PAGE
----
There was a controversial moment in the final minute of game one between the Golden State Warriors and Oklahoma City Thunder as Russell Westbrook appeared to travel with just under 20 seconds still to play.
Under intense pressure from Klay Thompson, Westbrook crossed half court and picked up his dribble before dragging his pivot foot, much to the frustration of Warriors head coach Steve Kerr, who was in pole position to see the play unfold.
However, match official Monty McCutchen awarded the point guard a timeout. After the stoppage, he was immediately fouled and sunk one of two free throws to take the Thunder's lead up to four and make it a two possession game.
Golden State was unable to recover and surrendered the opening encounter on their home court 108-102 to go behind in a series for the first time in the 2015-16 playoffs.
After the game, Kerr was keen not to dwell on the past and insisted that wrong calls were just something you have to deal with at times.
In his post-game press conference, the Coach of the Year said: "I thought he walked, but it wasn't called, so that's the way it goes."
The NBA's senior vice president of replay and referee operations has since said that a travelling violation should have been called on the play, and it is yet another examples of officials missing a big incident that had huge ramifications on the outcome of a game.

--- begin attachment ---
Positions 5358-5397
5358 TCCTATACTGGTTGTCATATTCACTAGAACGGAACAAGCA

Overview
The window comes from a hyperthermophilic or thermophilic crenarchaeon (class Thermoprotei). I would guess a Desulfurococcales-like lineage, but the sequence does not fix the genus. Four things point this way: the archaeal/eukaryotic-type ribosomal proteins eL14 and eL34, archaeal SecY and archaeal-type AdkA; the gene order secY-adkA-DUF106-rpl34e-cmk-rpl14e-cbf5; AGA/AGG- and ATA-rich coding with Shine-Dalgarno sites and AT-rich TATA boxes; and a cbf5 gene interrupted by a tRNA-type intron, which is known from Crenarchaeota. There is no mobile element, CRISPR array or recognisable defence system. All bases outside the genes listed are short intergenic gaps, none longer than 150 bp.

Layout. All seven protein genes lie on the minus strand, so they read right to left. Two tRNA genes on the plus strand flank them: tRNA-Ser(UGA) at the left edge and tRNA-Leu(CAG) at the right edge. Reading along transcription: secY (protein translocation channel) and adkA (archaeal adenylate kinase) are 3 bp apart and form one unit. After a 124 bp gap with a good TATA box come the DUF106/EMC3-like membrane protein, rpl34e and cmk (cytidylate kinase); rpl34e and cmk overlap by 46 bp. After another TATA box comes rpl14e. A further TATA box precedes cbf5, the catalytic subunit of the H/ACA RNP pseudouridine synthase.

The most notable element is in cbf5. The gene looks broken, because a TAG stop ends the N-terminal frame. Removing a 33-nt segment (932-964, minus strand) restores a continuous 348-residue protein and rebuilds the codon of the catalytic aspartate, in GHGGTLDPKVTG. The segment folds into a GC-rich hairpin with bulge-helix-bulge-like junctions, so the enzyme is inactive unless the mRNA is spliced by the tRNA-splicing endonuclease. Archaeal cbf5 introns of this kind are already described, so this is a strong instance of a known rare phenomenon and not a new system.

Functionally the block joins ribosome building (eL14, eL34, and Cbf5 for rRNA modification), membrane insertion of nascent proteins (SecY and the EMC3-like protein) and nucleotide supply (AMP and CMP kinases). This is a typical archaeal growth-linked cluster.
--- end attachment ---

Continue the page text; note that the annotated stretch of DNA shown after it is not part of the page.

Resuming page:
Joe Borgia said: "The officials, no one could get in a good position to see him drag that pivot foot. It's an unfortunate miss, but [with] so much going on in the play, the speed of it, and officiating is about getting angles and sometimes you just can't get them, and they did not get a great angle on that play."
The opening game of any series is important, but it is not the deciding factor - just ask the Toronto Raptors.
Many people expected the Warriors to protect their homecourt, so seeing the Thunder take a surprise victory adds an interesting dimension to the Western Conference Finals.
The defending champions are likely to come out all guns blazing in game two having thrown away a 13 point lead at half time through a number of rushed shots and needless turnovers. Curry was the major culprit as he gave up possession seven times throughout the night.
Golden State has a history of returning from adversity, having been down 2-1 to the Cleveland Cavaliers before going on to lift the Larry O'Brien Trophy in 2015.
The test now is for the Dubs to show their true championship quality and adapt to a franchise who have their eyes set on ending their long wait for a ring.